The style is in various ways involved in the "presentation" of the pollen, as in several other families of the order Asterales. In Lobelioideae, pollen is, already in the bud stage, released into the tube formed by the anthers. During flowering, it is pushed up by the elongating style and "presented" to visiting pollinators at the apex of the tube, a mechanism described as a pollen pump. The style eventually protrudes through the anther tube, and becomes receptive to pollen. In Campanuloideae, the pollen is instead packed between hairs on the style, gradually being released as the hairs invaginate. Subsequently, the stigmatic lobes unfold, and become receptive.

Bees and birds (particularly hummingbirds and hawaiian honeycreepers) are probably the most common pollinators of Campanulaceae. A few confirmed and many probable cases of bat-pollination are known, particularly in the genus Burmeistera. Brighamia and Hippobroma have pale or white flowers with a long-tubed corolla, and are pollinated by hawkmoths. Pollination by lizards has been reported for Musschia aurea and Nesocodon mauritianus.

The ovary is usually inferior or, in some species, semi-inferior. Very rarely is it completely superior (e.g. Cyananthus). In Campanumoea javanica, calyx and corolla diverge from the ovary at different levels.

Berries are a common fruit-type in Lobelioideae (Burmeistera, Clermontia, Centropogon, Cyanea etc.), whilst rare in Campanuloideae (Canarina being one of few examples). Capsules, with very varying modes of dehiscence, are otherwise the predominating fruit type in the family.

Seeds are mostly small (<2 mm) and numerous.

Subfamilies and genera

The Angiosperm Phylogeny Website divides the family into five subfamilies.[3]






(As of April 2022), Plants of the World Online includes some genera in Campanulaceae that are not included by the Angiosperm Phylogeny Website:[4][3]

Fossil record

The earliest known occurrence of Campanulaceae pollen is from Oligocene strata.[5] Earliest Campanulaceae macrofossils dated, are seeds of †Campanula paleopyramidalis from 17-16 million years old Miocene deposits in the Nowy Sacz, Carpathians, Poland . It is a close relative of the extant Campanula pyramidalis.[6][7]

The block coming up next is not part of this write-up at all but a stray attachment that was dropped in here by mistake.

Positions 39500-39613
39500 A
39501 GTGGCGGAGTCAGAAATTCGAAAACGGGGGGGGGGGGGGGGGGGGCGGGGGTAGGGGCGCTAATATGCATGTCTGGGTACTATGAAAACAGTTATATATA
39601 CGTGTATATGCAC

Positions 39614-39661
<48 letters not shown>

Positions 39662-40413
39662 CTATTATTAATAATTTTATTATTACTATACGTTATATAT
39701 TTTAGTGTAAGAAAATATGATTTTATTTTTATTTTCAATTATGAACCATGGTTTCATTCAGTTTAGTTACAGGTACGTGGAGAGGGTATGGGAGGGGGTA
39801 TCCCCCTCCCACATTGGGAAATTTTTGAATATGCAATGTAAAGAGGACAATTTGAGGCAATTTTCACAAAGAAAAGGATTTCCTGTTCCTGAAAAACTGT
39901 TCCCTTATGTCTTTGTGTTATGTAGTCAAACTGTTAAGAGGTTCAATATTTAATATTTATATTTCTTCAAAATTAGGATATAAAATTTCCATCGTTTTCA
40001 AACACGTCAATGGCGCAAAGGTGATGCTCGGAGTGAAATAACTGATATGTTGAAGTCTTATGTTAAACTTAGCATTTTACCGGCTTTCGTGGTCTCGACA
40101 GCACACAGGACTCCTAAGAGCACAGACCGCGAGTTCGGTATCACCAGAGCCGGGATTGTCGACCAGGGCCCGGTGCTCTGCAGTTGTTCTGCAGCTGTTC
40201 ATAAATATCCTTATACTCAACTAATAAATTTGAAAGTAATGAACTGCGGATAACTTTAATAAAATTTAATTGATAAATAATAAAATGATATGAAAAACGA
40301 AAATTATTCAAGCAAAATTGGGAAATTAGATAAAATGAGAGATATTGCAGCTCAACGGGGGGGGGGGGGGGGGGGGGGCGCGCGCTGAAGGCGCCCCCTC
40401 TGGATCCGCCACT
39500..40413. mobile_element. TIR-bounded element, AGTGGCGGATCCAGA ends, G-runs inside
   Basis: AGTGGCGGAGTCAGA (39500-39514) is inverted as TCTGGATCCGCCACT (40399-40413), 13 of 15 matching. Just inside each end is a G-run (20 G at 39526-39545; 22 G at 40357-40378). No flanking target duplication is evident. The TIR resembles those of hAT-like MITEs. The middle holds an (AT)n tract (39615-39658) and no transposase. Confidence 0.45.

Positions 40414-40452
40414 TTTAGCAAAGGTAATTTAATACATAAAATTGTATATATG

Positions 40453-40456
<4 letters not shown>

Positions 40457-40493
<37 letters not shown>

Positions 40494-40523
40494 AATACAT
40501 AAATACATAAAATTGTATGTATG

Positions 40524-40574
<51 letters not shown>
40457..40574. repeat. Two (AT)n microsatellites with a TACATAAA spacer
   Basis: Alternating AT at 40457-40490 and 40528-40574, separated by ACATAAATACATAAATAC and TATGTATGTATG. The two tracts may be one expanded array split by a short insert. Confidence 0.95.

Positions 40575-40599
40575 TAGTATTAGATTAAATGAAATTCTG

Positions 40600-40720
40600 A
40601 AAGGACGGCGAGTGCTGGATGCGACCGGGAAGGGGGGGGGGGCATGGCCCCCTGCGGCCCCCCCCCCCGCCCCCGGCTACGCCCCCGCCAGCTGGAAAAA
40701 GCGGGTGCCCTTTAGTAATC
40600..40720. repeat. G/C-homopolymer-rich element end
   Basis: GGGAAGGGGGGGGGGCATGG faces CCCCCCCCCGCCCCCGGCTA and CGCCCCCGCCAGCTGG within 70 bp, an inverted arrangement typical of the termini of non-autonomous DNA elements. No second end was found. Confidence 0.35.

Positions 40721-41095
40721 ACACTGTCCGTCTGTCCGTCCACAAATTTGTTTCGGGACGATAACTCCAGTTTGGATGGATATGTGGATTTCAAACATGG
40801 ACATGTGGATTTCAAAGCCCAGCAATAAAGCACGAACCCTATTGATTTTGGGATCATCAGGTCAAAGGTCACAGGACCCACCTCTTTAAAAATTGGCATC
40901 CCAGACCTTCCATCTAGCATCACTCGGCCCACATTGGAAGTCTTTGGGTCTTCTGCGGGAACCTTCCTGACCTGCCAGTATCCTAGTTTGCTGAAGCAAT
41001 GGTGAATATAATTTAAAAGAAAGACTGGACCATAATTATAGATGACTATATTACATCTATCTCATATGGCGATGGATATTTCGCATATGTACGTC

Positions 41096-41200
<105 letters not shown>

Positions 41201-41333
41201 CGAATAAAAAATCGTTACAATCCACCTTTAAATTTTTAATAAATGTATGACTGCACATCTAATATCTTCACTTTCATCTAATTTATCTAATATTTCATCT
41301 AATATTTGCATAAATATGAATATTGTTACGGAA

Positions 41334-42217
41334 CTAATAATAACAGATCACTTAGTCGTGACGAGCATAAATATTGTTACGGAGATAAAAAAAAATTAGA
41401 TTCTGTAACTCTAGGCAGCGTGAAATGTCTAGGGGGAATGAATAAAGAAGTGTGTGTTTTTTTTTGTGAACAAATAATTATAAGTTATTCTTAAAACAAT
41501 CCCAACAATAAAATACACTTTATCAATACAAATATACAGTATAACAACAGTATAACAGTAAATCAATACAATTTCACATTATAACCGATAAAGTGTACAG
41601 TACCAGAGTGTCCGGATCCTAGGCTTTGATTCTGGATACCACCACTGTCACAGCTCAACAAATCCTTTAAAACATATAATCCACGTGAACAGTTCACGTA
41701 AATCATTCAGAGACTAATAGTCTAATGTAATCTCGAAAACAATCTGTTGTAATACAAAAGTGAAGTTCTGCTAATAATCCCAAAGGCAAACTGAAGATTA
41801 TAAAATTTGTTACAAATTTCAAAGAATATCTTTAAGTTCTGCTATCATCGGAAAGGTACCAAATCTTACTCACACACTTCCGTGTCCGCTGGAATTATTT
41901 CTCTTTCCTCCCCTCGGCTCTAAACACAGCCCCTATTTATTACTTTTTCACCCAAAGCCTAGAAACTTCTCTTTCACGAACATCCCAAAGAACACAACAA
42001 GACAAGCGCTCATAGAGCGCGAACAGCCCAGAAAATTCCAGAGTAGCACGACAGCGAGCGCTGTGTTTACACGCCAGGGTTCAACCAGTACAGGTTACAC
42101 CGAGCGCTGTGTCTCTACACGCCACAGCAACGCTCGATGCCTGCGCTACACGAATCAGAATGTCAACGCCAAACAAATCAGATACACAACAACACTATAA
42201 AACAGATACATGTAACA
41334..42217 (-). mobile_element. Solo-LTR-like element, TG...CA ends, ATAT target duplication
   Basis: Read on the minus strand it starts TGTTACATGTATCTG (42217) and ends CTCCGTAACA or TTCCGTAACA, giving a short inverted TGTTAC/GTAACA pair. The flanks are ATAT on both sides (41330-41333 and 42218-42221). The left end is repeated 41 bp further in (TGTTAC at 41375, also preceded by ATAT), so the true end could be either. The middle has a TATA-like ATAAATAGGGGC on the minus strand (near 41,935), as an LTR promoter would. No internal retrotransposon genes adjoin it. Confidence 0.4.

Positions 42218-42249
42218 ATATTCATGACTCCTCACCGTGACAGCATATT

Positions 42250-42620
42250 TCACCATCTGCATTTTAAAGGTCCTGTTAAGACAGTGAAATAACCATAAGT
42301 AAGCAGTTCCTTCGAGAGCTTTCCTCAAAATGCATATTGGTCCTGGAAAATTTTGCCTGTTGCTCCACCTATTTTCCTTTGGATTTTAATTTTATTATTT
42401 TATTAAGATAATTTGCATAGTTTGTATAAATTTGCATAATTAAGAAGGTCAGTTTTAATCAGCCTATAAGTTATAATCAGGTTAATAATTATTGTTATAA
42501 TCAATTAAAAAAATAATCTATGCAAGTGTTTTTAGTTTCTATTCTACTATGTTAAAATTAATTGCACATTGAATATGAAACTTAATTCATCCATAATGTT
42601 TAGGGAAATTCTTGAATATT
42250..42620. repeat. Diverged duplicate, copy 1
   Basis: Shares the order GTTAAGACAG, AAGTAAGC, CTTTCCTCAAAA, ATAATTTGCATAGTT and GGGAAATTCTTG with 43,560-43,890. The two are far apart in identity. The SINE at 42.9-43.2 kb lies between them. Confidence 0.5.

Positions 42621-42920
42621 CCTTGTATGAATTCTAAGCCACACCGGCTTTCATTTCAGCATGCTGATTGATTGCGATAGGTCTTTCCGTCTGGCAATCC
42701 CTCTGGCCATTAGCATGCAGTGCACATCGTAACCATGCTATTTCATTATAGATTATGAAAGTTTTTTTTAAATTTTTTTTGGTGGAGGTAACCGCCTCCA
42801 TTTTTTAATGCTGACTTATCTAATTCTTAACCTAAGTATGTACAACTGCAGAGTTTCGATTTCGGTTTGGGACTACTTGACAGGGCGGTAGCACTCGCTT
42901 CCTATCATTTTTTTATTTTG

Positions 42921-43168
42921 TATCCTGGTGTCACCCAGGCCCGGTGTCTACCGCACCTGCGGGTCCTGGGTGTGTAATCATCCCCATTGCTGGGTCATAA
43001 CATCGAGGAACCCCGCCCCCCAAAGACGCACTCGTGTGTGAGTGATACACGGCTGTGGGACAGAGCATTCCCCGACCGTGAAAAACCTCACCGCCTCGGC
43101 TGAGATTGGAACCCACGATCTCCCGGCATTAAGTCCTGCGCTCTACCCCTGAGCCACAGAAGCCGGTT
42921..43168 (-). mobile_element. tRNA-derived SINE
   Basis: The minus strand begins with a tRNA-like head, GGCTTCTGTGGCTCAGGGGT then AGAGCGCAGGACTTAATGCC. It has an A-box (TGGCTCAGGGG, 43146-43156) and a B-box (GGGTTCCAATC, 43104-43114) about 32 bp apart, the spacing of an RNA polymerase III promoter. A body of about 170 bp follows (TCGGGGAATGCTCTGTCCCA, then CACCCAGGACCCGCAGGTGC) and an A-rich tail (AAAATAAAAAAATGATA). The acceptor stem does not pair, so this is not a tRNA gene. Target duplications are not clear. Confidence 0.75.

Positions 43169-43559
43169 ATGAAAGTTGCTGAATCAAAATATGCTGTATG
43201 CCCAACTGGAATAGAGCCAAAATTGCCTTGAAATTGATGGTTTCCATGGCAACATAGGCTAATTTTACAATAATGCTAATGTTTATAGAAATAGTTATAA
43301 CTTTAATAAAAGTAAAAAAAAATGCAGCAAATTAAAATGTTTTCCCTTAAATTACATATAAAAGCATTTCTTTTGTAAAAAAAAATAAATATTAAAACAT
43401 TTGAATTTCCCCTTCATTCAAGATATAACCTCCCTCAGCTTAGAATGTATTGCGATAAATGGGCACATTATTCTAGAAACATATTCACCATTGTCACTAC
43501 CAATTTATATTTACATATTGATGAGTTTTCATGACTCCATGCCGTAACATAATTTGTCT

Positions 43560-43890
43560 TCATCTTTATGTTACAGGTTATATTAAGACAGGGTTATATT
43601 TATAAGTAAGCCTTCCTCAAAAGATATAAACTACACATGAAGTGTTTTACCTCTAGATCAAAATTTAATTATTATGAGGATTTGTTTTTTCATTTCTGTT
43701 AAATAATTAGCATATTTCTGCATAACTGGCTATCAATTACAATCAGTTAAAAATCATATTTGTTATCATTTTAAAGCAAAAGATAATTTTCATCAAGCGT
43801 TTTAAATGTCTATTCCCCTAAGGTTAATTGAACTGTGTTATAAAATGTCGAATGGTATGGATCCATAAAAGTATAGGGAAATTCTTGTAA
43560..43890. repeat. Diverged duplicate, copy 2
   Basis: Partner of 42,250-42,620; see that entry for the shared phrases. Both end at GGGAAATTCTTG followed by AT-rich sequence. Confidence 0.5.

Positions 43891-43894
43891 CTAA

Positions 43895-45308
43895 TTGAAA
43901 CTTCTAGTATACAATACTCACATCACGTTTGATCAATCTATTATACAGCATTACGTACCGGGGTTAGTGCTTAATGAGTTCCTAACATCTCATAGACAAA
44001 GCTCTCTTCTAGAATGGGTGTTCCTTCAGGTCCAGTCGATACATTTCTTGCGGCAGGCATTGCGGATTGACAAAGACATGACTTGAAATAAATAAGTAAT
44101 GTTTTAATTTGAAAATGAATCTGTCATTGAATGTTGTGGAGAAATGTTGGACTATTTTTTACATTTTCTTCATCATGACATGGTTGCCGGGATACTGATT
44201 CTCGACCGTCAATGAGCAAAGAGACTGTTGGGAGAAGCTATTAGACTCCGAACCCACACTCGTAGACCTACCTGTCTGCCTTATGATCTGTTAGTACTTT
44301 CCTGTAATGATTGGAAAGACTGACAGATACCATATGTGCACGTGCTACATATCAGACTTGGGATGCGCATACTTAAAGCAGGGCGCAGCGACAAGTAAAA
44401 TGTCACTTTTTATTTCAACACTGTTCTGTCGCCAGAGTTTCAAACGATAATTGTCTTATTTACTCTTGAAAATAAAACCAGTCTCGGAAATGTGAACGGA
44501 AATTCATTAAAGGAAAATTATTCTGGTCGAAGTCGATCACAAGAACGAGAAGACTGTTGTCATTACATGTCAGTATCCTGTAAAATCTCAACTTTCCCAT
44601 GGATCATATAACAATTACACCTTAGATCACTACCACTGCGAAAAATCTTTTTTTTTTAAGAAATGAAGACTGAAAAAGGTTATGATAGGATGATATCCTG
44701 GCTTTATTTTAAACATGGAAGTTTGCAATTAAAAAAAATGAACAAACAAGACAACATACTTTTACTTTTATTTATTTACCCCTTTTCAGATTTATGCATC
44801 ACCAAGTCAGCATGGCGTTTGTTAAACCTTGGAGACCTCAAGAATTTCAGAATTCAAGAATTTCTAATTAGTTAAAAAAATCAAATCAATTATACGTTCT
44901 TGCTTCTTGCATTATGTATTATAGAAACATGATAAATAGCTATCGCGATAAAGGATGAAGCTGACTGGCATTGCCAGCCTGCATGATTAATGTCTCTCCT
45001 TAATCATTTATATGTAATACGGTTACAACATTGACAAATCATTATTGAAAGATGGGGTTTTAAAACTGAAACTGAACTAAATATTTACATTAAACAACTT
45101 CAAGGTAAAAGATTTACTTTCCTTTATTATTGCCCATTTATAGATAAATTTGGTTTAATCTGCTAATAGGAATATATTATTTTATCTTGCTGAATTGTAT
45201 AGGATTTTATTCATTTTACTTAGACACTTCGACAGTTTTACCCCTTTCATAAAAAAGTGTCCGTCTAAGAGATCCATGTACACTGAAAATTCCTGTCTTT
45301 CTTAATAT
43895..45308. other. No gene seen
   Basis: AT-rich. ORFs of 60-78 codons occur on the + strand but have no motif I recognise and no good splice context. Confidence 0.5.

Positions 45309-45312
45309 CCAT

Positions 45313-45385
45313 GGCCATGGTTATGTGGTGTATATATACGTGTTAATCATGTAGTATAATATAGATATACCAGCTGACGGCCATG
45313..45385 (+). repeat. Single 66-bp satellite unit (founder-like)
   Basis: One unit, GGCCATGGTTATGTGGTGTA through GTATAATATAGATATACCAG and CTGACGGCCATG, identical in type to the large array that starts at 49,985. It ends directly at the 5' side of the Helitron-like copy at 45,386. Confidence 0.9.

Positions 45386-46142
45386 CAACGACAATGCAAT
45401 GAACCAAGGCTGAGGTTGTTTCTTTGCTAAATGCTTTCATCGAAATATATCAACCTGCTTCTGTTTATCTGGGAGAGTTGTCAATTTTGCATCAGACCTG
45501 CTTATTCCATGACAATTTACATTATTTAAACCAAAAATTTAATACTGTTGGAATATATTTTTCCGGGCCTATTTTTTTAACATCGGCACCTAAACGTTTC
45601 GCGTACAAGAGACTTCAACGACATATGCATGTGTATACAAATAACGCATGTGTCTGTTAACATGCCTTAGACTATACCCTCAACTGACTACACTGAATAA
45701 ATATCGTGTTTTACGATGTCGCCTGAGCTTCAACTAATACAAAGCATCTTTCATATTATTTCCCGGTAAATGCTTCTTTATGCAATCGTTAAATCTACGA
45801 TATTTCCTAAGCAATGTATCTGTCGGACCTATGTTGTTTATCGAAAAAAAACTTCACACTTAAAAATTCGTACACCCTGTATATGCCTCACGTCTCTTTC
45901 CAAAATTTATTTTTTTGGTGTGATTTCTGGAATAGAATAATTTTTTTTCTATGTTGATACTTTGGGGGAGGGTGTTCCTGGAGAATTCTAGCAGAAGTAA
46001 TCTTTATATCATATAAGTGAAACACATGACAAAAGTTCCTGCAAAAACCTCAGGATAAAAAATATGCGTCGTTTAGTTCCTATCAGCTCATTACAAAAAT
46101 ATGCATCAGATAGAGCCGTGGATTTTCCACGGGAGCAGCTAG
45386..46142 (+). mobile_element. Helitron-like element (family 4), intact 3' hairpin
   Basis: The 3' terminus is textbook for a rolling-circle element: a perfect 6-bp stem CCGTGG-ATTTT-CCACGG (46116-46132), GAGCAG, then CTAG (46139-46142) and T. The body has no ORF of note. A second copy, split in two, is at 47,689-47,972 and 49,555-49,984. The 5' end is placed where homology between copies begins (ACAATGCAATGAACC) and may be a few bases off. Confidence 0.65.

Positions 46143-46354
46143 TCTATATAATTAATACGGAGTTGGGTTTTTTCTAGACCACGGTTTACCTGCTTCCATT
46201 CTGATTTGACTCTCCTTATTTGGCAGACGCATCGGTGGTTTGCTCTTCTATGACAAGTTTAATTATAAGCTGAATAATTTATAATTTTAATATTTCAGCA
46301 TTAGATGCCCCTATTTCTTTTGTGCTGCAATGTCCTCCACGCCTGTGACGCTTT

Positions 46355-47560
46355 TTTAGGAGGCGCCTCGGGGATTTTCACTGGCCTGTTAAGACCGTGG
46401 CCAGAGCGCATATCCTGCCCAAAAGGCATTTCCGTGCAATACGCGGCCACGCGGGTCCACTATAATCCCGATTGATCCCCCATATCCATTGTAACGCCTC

Chemical compounds

Members of subfamily Lobelioideae contain the alkaloid lobeline. The principal storage carbohydrate of Campanulaceae is inulin, a fructan also occurring in the related Asteraceae.


  • Lammers, T.G. (2007). World Checklist and Bibliography of Campanulaceae. Richmond, Surrey, United Kingdom: Royal Botanic Gardens, Kew. 
  • Fedorov, A.; Kovanda, M. (1976). T.G. Tutin. ed. Flora Europaea. Cambridge University Press. pp. 74–93. 
  • Borsch, T.; Korotkova, N.; Raus, T.; Lobin, W.; Loehne, C. (2009). "The petD group II intron as a genus and species level marker: Utility for tree inference and species identification in the diverse genus Campanula (Campanulaceae)". Willdenowia 39: 7–33. doi:10.3372/wi.39.39101. 
  • Roquet, C.; Sáez, L.; Aldasoro, J. J.; Alfonso, S.; Alarcón, M. L.; Garcia-Jacas, N. (2008). "Natural delineation, molecular phylogeny and floral evolution in Campanula". Systematic Botany 33: 203–217. doi:10.1600/036364408783887465. 
  • Cosner, M. E.; Raubeson, L. A.; Jansen, R. K. (2007). "Chloroplast DNA rearrangements in Campanulaceae: phylogenetic utility of highly rearranged genomes". BMC Evolutionary Biology 4 (27): 1–17. doi:10.1186/1471-2148-4-27. PMID 15324459. 
  • Eddie, W. M. M.; Shulkina, T.; Gaskin, J.; Haberle, R. C.; Jansen, R. K. (2003). "Phylogeny of Campanulaceae s. str. inferred from ITS sequences of nuclear ribosomal DNA". Annals of the Missouri Botanical Garden 90 (4): 554–575. doi:10.2307/3298542. 


  1. Angiosperm Phylogeny Group (2009), "An update of the Angiosperm Phylogeny Group classification for the orders and families of flowering plants: APG III", Botanical Journal of the Linnean Society 161 (2): 105–121, doi:10.1111/j.1095-8339.2009.00996.x 
  2. Lammers, Thomas (2011). "Revision of the Infrageneric Classification of Lobelia L. (Campanulaceae: Lobelioideae)". Annals of the Missouri Botanical Garden 98: 37–62. doi:10.3417/2007150. 
  3. 3.0 3.1 Stevens, P.F. (2001 onwards). "Campanulaceae". Angiosperm Phylogeny Website. Retrieved 2022-04-23.
  4. "Campanulaceae Juss..". Royal Botanic Gardens, Kew. 
  5. Friis, Else Marie; Crane, Peter R.; Pedersen, Kaj Raunsgaard (August 2011). Early Flowers and Angiosperm Evolution. Cambridge University Press. ISBN 9780521592833. 
  6. [1][|permanent dead link|dead link}}]
  7. Lagomarsino, L. P.; Condamine, F. L.; Antonelli, A; Mulch, A; Davis, C. C. (2016). "The abiotic and biotic drivers of rapid diversification in Andean bellflowers (Campanulaceae)". New Phytologist 210 (4): 1430–1442. doi:10.1111/nph.13920. PMID 26990796. PMC 4950005. 

External links

Wikidata ☰ Q155802 entry